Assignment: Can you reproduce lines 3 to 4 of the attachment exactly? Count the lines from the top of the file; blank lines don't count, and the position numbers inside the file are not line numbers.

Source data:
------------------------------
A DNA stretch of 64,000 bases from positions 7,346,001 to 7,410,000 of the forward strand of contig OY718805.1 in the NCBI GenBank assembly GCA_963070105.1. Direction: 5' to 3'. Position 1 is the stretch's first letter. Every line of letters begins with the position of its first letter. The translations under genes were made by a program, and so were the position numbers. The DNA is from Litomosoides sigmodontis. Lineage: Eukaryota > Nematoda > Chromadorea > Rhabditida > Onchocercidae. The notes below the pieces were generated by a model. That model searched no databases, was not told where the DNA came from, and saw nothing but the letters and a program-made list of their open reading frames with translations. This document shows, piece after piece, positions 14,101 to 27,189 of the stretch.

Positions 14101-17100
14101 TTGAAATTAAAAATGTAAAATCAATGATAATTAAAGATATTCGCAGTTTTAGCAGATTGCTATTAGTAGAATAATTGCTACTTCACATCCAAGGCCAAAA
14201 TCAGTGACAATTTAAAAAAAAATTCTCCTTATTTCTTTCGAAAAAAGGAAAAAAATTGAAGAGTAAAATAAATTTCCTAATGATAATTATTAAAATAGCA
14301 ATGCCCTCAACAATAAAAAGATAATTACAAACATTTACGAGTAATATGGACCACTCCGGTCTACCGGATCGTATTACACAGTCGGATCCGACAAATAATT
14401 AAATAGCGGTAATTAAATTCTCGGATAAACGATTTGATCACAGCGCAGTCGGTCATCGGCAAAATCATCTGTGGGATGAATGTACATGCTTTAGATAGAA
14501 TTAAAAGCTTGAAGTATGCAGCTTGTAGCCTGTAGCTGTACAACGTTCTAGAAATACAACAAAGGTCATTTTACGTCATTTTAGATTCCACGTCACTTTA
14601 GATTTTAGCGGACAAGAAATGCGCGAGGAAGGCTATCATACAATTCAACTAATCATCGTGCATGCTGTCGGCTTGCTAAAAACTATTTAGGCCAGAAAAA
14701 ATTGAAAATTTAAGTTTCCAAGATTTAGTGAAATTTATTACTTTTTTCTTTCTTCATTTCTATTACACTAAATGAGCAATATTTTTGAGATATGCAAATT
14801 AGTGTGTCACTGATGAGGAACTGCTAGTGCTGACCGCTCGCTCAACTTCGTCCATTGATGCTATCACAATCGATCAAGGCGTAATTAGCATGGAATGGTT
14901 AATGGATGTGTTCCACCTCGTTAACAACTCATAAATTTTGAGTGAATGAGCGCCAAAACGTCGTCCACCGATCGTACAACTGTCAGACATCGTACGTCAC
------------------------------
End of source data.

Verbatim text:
14101 TTGAAATTAAAAATGTAAAATCAATGATAATTAAAGATATTCGCAGTTTTAGCAGATTGCTATTAGTAGAATAATTGCTACTTCACATCCAAGGCCAAAA
14201 TCAGTGACAATTTAAAAAAAAATTCTCCTTATTTCTTTCGAAAAAAGGAAAAAAATTGAAGAGTAAAATAAATTTCCTAATGATAATTATTAAAATAGCA